No quick fix for HK’s cornerstone problem
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No quick fix for HK’s cornerstone problem


Hong Kong's IPO market relies heavily on Chinese issuers for deal flow, and with them a force of cornerstone investors. A much needed shake-up to the cosy cornerstone base is expected, thanks to new regulations by China’s foreign exchange regulator. But for those who view the change as a possible solution, the rules are likely to prove disappointing.

China's State Administration of Foreign Exchange (Safe) has come up with a way to tease out investment from Chinese companies into IPOs in Hong Kong. 

The new system of cornerstone participation is based on FX quotas, allowing onshore investors to sign up for Hong Kong listings by Chinese names as long as they agree to various conditions — including exiting their positions at a certain time and bringing the returns back onshore. Also, the issuer must agree to repatriate some of the proceeds it raises from the listing.

This has led to optimism about the outlook for Hong Kong's primary equity capital market. The changes are seen as a way to deepen the pool of potential cornerstone investors and so provide more support for small and mid-cap size companies looking to float on the Hong Kong Stock Exchange, GlobalCapital Asia wrote in its cover story last week.

The new arrangement is expected to give issuers more access to investors that want to be cornerstones and also provide an outlet for investors that did not have the opportunity to be cornerstones before. As a result, the system is set to encourage more Mainland IPOs while also encouraging more onshore accounts to take on the role of a cornerstone.

All this certainly sounds appealing on paper. But while Safe has noble intentions, the change is unlikely to translate to a more robust IPO market in Hong Kong.

For starters, the problem of headline grabbing cornerstone tranches taken up by SOEs on jumbo deals will remain, if simply for the fact that these investors have huge balance sheets they are willing to use.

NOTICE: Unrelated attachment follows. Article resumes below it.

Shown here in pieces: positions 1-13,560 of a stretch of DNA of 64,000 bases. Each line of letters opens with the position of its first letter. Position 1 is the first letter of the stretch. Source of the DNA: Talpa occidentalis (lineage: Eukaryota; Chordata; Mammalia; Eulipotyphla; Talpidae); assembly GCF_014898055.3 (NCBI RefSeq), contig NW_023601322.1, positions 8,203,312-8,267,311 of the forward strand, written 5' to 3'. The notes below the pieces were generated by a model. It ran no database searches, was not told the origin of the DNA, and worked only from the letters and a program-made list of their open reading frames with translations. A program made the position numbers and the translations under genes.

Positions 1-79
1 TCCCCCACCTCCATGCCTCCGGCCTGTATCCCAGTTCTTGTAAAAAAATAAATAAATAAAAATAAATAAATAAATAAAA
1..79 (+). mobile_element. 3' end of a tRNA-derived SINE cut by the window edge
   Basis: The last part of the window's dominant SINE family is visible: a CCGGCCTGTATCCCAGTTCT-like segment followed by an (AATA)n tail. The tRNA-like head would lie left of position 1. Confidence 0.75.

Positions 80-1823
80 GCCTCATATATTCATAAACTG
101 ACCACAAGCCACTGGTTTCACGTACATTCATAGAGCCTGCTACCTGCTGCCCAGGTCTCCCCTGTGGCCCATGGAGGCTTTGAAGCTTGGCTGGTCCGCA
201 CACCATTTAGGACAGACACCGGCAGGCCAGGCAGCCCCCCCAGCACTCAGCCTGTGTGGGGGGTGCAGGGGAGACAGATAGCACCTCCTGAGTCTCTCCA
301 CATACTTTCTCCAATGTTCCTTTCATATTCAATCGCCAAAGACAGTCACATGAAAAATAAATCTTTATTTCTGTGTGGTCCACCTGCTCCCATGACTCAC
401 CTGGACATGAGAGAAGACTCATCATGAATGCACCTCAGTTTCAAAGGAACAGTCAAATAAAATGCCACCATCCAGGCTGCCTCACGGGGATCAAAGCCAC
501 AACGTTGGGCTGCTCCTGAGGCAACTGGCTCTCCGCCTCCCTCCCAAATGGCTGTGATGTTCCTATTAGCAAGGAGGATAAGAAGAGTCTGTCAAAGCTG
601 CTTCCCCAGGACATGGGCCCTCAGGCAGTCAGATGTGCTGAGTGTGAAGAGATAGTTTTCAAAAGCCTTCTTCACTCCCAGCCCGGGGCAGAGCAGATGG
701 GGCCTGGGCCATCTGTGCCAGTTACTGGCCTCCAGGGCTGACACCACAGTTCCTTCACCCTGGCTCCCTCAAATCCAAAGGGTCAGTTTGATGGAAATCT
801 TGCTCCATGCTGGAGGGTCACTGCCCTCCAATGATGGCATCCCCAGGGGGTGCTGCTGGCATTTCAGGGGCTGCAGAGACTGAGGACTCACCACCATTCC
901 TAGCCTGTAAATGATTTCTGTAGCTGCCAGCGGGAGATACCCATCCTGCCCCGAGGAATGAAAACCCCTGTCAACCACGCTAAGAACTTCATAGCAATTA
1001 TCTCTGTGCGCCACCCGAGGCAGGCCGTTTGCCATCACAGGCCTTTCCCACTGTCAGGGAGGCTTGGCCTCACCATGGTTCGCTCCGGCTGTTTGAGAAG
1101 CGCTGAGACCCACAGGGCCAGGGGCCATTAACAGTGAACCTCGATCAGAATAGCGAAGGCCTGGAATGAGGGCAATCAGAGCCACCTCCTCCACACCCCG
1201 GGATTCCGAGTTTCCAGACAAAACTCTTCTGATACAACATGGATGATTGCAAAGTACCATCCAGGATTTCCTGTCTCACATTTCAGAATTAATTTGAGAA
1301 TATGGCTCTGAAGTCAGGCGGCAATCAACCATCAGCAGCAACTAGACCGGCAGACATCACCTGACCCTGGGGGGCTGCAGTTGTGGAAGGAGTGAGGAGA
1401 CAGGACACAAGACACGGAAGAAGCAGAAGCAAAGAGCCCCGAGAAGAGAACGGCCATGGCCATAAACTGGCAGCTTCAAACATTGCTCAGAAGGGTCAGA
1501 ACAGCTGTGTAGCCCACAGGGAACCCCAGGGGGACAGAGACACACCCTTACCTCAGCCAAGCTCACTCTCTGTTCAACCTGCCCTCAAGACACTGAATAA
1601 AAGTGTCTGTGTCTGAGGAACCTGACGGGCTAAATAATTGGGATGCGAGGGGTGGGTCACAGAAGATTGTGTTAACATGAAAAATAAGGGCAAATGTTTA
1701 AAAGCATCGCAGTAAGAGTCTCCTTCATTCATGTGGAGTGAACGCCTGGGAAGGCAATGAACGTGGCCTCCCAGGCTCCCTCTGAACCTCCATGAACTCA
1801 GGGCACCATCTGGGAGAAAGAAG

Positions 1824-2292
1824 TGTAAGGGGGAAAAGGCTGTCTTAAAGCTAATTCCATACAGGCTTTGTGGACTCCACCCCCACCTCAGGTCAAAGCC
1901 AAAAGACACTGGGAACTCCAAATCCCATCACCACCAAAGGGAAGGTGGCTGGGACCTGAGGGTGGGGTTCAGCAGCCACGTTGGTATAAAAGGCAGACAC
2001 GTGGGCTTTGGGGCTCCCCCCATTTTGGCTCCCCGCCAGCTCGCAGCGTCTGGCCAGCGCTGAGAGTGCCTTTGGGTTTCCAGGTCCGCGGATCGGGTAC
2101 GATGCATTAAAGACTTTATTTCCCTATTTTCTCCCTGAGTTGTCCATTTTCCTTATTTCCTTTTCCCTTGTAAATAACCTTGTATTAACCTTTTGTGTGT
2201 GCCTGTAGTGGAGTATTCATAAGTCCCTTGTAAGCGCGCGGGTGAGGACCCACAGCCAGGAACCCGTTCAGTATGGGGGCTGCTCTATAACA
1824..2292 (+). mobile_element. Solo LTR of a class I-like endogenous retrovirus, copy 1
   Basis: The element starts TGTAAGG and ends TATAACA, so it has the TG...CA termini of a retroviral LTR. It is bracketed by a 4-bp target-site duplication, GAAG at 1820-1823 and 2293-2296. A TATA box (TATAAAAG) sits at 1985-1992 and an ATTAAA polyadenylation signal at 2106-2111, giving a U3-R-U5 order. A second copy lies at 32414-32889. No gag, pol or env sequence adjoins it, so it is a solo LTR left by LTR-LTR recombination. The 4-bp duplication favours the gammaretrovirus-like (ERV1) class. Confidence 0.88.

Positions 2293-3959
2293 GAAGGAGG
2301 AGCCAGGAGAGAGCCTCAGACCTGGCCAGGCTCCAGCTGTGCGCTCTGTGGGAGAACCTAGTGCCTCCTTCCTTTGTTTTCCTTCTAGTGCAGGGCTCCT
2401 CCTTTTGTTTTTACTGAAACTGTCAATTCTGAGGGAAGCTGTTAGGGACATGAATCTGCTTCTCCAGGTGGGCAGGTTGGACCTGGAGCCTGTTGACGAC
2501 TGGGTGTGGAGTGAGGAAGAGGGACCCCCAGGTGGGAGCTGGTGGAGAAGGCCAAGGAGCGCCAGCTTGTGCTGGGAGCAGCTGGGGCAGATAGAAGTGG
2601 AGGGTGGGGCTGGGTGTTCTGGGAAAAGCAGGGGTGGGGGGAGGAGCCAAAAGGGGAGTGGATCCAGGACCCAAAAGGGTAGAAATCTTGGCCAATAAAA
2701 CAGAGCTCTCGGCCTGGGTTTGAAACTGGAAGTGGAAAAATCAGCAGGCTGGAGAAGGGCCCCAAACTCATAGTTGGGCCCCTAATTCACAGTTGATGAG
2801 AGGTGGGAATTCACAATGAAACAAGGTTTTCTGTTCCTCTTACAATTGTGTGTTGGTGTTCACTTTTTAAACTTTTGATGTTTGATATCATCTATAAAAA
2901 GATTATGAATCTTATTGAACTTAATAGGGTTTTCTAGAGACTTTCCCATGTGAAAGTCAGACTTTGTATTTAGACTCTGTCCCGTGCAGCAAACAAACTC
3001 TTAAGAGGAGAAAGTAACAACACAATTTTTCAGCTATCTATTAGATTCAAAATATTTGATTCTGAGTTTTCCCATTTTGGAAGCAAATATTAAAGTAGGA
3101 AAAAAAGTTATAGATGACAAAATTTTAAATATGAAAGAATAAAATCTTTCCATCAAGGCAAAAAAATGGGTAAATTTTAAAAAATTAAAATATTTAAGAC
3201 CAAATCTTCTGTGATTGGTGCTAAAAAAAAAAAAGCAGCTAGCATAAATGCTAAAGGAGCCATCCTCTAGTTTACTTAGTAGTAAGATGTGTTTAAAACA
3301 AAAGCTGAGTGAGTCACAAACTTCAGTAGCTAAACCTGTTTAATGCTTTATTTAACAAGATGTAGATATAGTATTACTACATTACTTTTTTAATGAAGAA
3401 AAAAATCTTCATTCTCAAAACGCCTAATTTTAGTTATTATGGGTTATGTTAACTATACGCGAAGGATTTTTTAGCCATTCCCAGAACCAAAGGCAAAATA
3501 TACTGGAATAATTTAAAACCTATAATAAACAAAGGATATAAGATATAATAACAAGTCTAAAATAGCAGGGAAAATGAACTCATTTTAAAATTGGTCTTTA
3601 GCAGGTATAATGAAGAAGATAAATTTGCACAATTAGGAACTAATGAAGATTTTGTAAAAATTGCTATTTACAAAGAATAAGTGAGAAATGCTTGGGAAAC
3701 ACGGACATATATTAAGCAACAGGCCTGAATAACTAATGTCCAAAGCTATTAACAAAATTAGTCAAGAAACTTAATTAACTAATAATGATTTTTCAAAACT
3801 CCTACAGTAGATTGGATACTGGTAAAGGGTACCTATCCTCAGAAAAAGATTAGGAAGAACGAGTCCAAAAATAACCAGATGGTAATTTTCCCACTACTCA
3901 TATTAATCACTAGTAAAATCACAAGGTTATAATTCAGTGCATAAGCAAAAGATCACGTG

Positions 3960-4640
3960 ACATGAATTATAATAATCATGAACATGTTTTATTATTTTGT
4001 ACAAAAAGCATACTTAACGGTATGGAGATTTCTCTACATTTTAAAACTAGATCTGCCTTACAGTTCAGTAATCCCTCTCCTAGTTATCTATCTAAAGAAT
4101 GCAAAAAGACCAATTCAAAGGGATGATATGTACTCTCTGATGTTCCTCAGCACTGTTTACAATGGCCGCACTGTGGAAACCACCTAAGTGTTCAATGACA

Take Postal Savings Bank of China’s IPO last September as an example. Of the HK$57.6bn ($7.4bn) deal, about 76% was mopped up by cornerstones, including SOEs like China Shipbuilding Industry Corp and State Grid Overseas Investment. Other examples include China Development Bank Financial Leasing Co, which signed over a whopping 78.1% of its HK$6.2bn IPO to cornerstone investors in June 2016.

And while Safe’s changes are expected to diversify the cornerstone pool, identifying new investors will be a long process. It will involve not only seeking out accounts that want to be cornerstones, but also educating them about Hong Kong IPO rules and the lock-up periods that come with being cornerstones.

Meanwhile, issuers will need time to become comfortable with investment from relatively unknown names, meaning any short-term benefits from the changes are likely to be slim.

The market instead needs to recognise the use of FX quotas instead of the Qualified Domestic Institutional Investor (QDII) scheme for what it is — a smart but political move by Safe. It has created a new way to meet China’s goals of managing capital outflows and boosting foreign exchange reserves by forcing both investors and issuers to mandatorily bring the money back onshore.

The change may prove a boon for Hong Kong’s IPO market with more money flooding in, but it is unlikely to solve the cornerstone problem anytime soon.